Tennis News Round-up - June 2023
By Ed C
Updated 1st July 2023
The tennis season is arguably at its peak in these summer months, with two Grand Slam events within less than a month of each other.
With no Rafael Nadal, there would have been many men fancying their chances of a deep run at Roland Garros this year. The biggest early upset on the men’s side was 2nd seed Daniil Medvedev, recently crowned Rome champion, who lost in the First Round to Thiago Seyboth Wild. Jannik Sinner also lost early to Daniel Altmaier, leaving the bottom half wide open.
One year on from an awful ankle injury that ruled him out for the rest of the season at the same venue, Alex Zverev rediscovered some of his best tennis to make the Semi Finals once again. He would play Casper Ruud, who beat Holger Rune in an all-Scandinavian Quarter Final. Despite many sub-par results this year, it seems Ruud has an ability to peak for the biggest events, as he dominated Zverev to make his third Grand Slam Final out of the last five.
The other half saw the two pre-event favourites potentially facing off in the Semi Finals: Carlos Alcaraz and Novak Djokovic. Both men played impressively to reach the Quarter Finals stage, where Djokovic had to fight to beat Karen Khachanov in four sets.
Alcaraz faced a potentially difficult match in Stefanos Tsitsipas, but he dominated the Greek to set up a first Grand Slam meeting with the Serb. Whilst neither man played their best, the first two sets were gruelling, and saw the match level at one set all. However, at the start of the third set, Alcaraz had fully body cramps. Due to the rules, he had to forfeit his own service game in order to receive treatment, but no amount of stretching or medical attention could remedy him, and Djokovic cruised through the remaining two sets, to set up a Final with Ruud. The Norwegian came out firing, and was up an early break. But, Djokovic came back to take the first set on a tiebreak, and then carried through that momentum to win in straight sets and gain a record 23rd Grand Slam title. He also wrestled the world number 1 ranking back from Alcaraz.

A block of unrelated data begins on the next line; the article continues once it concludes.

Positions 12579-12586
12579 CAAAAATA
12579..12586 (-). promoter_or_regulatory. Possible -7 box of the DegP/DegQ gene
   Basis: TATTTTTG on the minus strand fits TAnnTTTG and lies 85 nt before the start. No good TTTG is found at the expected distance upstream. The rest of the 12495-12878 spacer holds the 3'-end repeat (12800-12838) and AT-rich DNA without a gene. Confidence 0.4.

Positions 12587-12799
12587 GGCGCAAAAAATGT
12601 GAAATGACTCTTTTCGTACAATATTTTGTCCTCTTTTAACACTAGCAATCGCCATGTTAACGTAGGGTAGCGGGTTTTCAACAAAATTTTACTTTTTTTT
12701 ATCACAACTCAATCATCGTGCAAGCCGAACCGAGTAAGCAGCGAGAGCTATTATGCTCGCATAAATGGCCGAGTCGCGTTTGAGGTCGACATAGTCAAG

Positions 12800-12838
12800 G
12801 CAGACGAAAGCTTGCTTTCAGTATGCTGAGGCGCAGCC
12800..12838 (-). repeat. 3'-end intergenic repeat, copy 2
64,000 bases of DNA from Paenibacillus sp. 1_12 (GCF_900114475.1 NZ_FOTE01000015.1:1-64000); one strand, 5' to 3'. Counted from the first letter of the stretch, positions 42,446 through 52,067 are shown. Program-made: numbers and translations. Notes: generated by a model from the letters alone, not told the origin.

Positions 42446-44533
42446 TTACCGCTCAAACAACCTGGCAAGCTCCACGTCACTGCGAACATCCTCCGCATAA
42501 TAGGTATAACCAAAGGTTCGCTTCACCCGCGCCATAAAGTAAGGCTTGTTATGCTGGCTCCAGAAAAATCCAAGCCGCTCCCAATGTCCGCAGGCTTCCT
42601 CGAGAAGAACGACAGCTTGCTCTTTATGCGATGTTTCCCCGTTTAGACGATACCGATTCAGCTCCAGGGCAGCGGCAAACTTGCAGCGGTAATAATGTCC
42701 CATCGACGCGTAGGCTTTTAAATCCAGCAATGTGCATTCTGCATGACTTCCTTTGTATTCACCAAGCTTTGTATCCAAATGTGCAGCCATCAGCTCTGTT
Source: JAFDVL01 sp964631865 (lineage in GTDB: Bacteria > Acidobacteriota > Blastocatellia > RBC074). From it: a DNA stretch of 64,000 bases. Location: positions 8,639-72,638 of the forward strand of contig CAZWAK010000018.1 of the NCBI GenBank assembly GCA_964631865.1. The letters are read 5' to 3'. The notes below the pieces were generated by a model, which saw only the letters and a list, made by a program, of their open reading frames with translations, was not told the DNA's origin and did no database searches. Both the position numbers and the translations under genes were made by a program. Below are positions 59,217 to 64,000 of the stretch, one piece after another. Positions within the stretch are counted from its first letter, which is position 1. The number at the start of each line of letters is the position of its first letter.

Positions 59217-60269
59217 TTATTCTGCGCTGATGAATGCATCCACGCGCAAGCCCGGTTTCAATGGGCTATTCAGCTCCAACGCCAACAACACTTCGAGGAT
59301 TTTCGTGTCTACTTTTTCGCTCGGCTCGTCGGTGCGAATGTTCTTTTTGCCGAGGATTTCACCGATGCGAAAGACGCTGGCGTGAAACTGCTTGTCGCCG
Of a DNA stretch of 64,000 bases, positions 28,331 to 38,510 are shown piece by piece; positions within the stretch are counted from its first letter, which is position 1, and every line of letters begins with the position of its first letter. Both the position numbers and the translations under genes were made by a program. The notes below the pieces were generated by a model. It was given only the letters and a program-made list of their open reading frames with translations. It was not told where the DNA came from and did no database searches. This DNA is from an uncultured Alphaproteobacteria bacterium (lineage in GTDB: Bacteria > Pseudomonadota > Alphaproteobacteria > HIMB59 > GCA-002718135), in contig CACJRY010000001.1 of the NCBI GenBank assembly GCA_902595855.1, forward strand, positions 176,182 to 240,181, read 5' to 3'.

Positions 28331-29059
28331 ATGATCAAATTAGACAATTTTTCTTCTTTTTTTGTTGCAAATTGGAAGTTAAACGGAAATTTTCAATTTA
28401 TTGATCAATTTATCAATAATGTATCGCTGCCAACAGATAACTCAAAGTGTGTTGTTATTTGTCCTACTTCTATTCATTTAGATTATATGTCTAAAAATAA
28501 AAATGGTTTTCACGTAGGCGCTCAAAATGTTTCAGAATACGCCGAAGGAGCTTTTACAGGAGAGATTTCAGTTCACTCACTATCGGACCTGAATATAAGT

One of the biggest stories on the women’s side was 16-year-old Mirra Andreeva, who qualified for the main draw, and then came through two rounds, dropping only three games in each. She then faced Coco Gauff, who burst onto the scene as a teenager herself at Wimbledon a few years ago. Andreeva took the first set on a tiebreak, but Gauff recovered to win in three sets. One of the pre-tournament favourites, Elena Rybakina, was forced to withdraw from the event before her Third Round match. Meanwhile, defending champion Iga Swiatek was taking no prisoners, collecting four bagels (6-0 sets) in her first three matches. She faced Gauff in a repeat of last year’s Final in the Quarter Finals, and came through fairly easily to set up a meeting with Beatriz Haddad Maia, who had come through a series of long matches, including in the Quarter Finals against Ons Jabeur. Swiatek was pushed to a tiebreak in the second set, but ultimately came through to make the Final.